NATIONAL DEFENSE STOCKPILE

The National Defense Stockpile is maintained by the Defense Logistics Agency to provide the United States with a supply of strategic and critical raw materials in the event of a national emergency. By law these materials can only be used in the interest of national security and cannot be used for economic purposes.

The U.S. Department of Defense mandates the types and quality of materials that are maintained in the stockpile. The requirements are reviewed

Suggested Citation:"6 POTENTIAL ECONOMIC SCENARIOS FOR THE U.S. SUPPLY OF CHROMIUM METAL AND THE ROLE OF THE NATIONAL DEFENSE STOCKPILE." National Research Council. 1995. High-Purity Chromium Metal: Supply Issues for Gas-Turbine Superalloys. Washington, DC: The National Academies Press. doi: 10.17226/9248.
×

biennially, using input from the U.S. Departments of State, Commerce, and Interior. The most recent report on requirements published in 1993, requires an inventory of 24,344 metric tons of chromium metal. The stockpile currently retains 7,700 metric tons of material, of which the National Defense Stockpile technical staff estimates that between 3,500 and 4,500 metric tons is suitable for aerospace applications.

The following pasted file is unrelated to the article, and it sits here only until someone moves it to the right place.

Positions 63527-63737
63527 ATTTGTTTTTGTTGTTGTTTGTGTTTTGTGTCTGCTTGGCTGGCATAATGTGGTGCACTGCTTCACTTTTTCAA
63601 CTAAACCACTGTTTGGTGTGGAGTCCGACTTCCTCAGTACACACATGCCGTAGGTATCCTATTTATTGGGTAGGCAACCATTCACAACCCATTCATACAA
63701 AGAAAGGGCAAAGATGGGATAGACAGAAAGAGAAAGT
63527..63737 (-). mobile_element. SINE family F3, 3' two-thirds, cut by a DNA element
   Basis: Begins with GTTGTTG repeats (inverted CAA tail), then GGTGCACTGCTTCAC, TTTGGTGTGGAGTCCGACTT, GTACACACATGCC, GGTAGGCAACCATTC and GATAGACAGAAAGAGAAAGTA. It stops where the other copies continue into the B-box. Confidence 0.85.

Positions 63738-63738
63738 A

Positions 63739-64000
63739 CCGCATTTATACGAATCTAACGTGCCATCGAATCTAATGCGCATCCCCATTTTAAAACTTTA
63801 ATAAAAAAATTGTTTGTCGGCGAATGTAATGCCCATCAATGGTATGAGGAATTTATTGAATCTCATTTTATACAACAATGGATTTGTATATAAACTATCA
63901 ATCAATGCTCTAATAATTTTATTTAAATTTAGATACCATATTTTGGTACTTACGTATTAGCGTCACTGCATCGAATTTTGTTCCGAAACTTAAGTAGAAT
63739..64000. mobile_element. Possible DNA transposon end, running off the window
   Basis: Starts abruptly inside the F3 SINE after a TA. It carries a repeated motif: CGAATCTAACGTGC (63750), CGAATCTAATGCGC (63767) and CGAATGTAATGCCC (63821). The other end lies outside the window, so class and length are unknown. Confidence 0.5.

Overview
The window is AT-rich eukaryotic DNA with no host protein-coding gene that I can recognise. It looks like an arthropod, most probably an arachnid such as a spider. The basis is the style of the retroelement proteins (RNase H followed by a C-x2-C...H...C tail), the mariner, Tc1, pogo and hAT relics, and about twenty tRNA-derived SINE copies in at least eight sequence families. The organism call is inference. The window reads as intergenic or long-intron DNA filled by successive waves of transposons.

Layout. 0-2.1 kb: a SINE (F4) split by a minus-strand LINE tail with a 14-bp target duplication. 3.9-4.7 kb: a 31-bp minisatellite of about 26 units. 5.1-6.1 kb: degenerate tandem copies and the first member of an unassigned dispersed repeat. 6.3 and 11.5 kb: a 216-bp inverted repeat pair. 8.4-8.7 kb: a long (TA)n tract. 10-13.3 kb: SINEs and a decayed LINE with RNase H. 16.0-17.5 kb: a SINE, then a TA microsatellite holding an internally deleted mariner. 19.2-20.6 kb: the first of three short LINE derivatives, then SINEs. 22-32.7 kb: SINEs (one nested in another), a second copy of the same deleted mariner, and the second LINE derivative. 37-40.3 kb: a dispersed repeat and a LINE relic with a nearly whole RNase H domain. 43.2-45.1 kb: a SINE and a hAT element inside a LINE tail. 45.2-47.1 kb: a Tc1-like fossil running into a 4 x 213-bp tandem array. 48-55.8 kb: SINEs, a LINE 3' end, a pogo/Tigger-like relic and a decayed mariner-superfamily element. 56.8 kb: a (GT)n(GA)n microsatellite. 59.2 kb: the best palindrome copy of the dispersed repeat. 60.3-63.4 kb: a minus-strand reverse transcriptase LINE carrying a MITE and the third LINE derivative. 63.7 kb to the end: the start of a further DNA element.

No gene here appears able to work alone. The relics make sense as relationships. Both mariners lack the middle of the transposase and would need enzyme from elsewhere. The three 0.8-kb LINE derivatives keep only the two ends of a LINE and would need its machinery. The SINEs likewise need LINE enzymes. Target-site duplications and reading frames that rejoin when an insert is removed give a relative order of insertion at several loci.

The collapse of the Soviet Union in 1992 has caused the Department of Defense to reassess the quantities of materials required in the stockpile and has raised the question of whether there is any continuing need to have a stockpile at all. As of this writing, no decision has been made concerning what disposition is to be made of the 7,700 metric tons of chromium metal currently retained. All indications suggest that the Department of Defense will most likely find little or no continuing need for any of the materials in the stockpile, however, chromium metal included. The committee recommends that the National Defense Stockpile should maintain and continually upgrade to industry standards a sufficient quantity of high-purity chromium metal to meet the industry's needs in the event of an emergency.